Sheffield flooding: Row flares over burning grouse moors and whether it adds to flood risk

A row over whether burnt and bare grouse moorland contributes to flooding has reignited after Sheffield was hit by three storms in a week.

Tuesday, 22nd February 2022, 4:02 pm

The shooting lobby says burned areas are better at absorbing water than ‘overgrazed’ grassland moors which have no heather, and in some cases it is even better than if the moors were rewilded and returned to woods.

Meanwhile, research shows that burning heather - which takes place between October and April - does not contribute to net global warming, it is claimed.

WHAT ARE ENVIRONMENTAL CAMPAIGNERS SAYING?

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Midhope moor (Langsett) owned by Dan Richmond-Watson. The shooting lobby says burned areas are better at absorbing water than overgrazed grassland moors which have no heather.

But environmental campaigners say peatlands contain important vegetation, such as sphagnum moss, which acts like a sponge to hold rainfall in the hills, which in turn helps to prevent flooding.

The debate flared again after storms Dudley, Eunice and Franklin led to flooding in Sheffield, although the city’s multi-million defences prevented disaster.

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Sheffield is close to several shooting estates which are highly visible on satellite imagery for their patchwork of rectangles of burnt heather.

Luke Steer, executive director of Wild Moors, said burnt areas of bare peat were like a ‘concrete path’ which water ran down.

According to Wild Moors and environmental campaigners Bob Berzins and Guy Shrubsole, they are the Moscar Estate owned by the Duke of Rutland, the Broomhead Estate around Bolsterstone village owned by Ben Rimington-Wilson, Midhope moor (Langsett) owned by Dan Richmond-Watson, the Ladycross Estate (part of Pilkington Farms Partnership) and Strines (Bradfield Moors) owned by Sir Philip Naylor-Leyland part of the Fitzwilliam family.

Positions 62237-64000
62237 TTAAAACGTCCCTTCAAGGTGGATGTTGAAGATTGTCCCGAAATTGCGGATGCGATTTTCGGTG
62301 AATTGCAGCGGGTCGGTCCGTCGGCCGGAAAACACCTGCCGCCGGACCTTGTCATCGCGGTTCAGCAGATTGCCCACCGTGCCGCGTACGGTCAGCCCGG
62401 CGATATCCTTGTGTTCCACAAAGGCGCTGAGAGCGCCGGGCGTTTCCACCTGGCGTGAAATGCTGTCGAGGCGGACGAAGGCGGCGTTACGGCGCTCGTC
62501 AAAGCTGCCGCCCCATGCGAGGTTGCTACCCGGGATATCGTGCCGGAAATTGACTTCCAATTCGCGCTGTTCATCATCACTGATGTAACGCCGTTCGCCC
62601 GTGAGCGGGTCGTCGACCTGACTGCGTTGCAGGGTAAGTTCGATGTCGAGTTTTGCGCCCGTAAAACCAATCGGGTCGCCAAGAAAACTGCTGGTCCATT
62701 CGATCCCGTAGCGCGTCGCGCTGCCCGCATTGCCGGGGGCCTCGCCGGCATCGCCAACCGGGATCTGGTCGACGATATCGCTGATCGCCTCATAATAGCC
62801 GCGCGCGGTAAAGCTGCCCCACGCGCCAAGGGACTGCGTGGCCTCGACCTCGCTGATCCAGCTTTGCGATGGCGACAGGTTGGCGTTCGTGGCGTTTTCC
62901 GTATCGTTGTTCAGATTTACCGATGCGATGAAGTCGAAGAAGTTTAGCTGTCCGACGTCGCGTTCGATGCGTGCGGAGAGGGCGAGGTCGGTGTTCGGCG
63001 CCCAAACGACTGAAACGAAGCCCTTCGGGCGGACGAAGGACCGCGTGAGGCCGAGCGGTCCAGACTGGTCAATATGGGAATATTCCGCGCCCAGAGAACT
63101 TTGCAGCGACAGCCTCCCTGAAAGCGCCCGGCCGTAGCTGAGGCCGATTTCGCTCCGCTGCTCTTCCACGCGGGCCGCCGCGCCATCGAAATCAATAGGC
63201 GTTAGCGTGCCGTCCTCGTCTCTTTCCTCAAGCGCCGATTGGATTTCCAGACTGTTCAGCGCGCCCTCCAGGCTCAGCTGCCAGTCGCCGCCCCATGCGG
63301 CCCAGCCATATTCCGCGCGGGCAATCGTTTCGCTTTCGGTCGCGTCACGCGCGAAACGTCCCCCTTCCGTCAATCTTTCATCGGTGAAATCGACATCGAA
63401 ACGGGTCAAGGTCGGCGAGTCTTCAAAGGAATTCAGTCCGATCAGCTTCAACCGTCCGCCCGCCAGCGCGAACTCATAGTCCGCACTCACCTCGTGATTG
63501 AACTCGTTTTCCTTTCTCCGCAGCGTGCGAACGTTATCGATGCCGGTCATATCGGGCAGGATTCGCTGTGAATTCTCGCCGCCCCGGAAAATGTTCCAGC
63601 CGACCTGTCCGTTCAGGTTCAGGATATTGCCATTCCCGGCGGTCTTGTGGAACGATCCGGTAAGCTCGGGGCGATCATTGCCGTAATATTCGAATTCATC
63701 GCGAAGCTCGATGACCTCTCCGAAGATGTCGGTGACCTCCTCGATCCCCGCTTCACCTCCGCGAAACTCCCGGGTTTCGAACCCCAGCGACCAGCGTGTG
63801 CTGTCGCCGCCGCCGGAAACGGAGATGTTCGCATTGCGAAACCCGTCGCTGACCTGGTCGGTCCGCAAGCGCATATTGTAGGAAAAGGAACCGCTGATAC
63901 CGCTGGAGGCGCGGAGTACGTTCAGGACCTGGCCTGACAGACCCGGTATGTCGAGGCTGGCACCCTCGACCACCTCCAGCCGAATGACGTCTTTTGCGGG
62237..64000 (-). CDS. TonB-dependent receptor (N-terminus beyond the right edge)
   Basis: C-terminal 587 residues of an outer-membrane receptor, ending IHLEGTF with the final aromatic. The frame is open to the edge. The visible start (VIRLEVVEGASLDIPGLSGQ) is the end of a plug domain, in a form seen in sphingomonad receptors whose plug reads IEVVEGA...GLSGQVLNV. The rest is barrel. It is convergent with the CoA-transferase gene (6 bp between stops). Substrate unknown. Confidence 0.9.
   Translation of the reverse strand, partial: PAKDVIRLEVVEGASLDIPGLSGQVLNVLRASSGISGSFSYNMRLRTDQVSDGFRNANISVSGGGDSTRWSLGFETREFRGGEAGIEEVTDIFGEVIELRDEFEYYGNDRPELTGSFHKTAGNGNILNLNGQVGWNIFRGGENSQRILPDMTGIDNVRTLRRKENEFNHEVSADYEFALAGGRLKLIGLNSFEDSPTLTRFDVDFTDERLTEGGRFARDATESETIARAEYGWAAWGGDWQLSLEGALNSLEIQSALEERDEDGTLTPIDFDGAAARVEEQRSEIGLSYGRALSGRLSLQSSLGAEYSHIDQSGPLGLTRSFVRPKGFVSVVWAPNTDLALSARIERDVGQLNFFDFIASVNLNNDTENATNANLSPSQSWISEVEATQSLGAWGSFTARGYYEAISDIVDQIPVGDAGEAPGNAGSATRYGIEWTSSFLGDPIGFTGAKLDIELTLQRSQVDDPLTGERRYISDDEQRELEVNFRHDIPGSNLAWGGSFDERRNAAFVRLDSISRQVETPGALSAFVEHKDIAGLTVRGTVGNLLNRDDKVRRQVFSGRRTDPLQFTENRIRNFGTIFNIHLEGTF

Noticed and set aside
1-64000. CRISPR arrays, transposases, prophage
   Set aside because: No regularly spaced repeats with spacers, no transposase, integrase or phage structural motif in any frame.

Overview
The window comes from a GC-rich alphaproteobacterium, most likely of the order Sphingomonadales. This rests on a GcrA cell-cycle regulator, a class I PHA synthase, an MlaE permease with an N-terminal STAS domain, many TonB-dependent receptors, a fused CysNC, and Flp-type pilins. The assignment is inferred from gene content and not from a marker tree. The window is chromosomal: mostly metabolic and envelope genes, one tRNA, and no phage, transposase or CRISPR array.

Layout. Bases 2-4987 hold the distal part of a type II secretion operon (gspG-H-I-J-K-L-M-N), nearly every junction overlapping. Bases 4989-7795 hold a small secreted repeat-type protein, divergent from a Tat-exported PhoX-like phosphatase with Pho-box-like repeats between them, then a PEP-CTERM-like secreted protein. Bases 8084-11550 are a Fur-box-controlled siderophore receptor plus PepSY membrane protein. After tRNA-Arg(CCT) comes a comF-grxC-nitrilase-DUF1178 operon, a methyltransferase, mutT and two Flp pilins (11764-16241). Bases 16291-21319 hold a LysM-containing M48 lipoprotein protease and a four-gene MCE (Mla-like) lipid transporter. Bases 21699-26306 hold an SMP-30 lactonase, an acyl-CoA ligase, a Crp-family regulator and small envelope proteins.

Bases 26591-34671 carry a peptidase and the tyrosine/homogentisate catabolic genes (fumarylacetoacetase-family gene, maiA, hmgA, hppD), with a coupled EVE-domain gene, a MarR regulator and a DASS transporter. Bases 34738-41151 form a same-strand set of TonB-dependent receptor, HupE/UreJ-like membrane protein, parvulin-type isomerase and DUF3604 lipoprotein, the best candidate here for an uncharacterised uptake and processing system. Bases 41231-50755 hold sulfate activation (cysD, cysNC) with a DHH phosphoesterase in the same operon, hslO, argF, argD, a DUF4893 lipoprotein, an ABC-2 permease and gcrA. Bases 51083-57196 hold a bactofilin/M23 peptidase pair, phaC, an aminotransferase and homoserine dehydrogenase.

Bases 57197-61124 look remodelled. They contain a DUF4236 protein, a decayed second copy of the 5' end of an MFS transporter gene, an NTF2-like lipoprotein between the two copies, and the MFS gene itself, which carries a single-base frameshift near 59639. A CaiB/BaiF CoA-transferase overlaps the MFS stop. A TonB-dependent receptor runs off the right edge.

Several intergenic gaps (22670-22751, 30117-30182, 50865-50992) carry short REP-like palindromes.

They drain into rivers including the Loxley, Rivelin and Don.

Luke Steer, executive director of Wild Moors, said burnt areas of bare peat were like a ‘concrete path’ which water ran down.

HOW MUCH BURNING IS THERE?

Burning on Bamford Moor, Moscar Estate. There have been 61 cases of heather burning in South Yorkshire since October, with ‘a lot more’ to come until permitted period closes in April, according to Wild Moors.

The organisation had recorded 61 cases of heather burning in South Yorkshire since October, with ‘a lot more’ to come until April, he added.

But it was opposed by the RSPB and Natural England, while Defra had acknowledged the damage it caused through legislation.

The Peak District’s biggest landowners, Yorkshire Water, United Utilities and the National Trust, had banned burning on their land. And other big landowners the Peak Park and Sheffield City Council had also banned shooting.

WHO SUPPORTS MOORLAND BURNING?

The Moscar estate near Stanage Edge and the A57 in Sheffield is highly visible on satellite imagery for its patchwork of bare peat and heater. Pic: Google.

That left just the grouse moorland industry – and it relied on research it paid for, claimed Mr Steer.

He said: “Only four per cent of England’s upland peatlands are in favourable condition, with burning being the largest driver of poor habitat condition in some of the nation's most protected sites.

“Sheffield, Barnsley and Doncaster councils are among the 13 local authorities which have teamed up with Wild Moors to encourage the Government to take urgent action to protect fragile moorland habitats by banning grouse moor burning.